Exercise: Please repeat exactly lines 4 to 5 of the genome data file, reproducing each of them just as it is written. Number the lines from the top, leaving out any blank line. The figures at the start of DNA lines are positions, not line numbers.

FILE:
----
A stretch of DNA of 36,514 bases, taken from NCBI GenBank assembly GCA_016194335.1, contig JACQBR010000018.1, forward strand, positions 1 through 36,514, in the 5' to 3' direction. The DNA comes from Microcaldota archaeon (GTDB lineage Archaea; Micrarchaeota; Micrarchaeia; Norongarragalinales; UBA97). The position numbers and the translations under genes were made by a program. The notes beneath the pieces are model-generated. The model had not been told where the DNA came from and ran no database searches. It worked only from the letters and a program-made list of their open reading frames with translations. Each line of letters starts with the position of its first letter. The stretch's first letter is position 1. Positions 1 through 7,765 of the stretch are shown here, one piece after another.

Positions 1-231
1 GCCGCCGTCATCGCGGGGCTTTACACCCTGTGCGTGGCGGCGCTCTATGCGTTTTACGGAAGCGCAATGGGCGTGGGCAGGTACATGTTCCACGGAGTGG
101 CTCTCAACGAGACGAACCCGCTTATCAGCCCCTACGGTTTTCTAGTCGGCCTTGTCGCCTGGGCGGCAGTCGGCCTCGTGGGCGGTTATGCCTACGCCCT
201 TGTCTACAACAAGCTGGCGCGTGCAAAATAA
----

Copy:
101 CTCTCAACGAGACGAACCCGCTTATCAGCCCCTACGGTTTTCTAGTCGGCCTTGTCGCCTGGGCGGCAGTCGGCCTCGTGGGCGGTTATGCCTACGCCCT
201 TGTCTACAACAAGCTGGCGCGTGCAAAATAA